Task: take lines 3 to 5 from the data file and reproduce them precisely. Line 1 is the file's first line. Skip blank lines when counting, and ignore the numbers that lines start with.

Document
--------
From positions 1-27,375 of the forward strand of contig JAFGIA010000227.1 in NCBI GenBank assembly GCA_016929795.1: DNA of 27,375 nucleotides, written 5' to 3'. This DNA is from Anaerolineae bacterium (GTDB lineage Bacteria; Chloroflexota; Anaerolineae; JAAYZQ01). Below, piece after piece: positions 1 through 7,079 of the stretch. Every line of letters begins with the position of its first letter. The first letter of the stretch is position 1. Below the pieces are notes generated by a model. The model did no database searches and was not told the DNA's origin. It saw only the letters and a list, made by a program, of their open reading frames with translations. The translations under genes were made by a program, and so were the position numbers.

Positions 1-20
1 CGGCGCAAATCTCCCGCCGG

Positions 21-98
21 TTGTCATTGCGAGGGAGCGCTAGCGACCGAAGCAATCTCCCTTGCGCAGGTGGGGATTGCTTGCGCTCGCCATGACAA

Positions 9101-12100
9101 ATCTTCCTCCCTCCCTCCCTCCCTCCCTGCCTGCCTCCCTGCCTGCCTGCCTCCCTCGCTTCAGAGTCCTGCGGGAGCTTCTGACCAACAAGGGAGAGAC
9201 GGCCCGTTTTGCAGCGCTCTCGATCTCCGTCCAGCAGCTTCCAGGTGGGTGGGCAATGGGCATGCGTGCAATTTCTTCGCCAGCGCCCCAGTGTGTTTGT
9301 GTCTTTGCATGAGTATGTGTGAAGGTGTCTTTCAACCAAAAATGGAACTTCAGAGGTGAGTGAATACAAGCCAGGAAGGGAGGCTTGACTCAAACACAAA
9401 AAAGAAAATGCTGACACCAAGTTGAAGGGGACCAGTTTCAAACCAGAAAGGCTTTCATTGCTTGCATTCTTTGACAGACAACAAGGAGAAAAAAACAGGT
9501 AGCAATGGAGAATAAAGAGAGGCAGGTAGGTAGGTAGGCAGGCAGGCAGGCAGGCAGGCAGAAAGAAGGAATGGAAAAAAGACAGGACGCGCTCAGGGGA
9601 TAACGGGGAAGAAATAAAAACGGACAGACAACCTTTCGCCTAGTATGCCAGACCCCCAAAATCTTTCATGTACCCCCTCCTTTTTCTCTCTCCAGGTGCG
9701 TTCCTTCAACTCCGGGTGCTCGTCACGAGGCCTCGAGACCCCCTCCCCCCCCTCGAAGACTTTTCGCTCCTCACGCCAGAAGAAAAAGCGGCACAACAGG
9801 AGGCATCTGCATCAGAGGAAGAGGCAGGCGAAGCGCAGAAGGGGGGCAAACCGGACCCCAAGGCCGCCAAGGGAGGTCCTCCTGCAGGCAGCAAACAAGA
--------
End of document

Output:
1 CGGCGCAAATCTCCCGCCGG

Positions 21-98
21 TTGTCATTGCGAGGGAGCGCTAGCGACCGAAGCAATCTCCCTTGCGCAGGTGGGGATTGCTTGCGCTCGCCATGACAA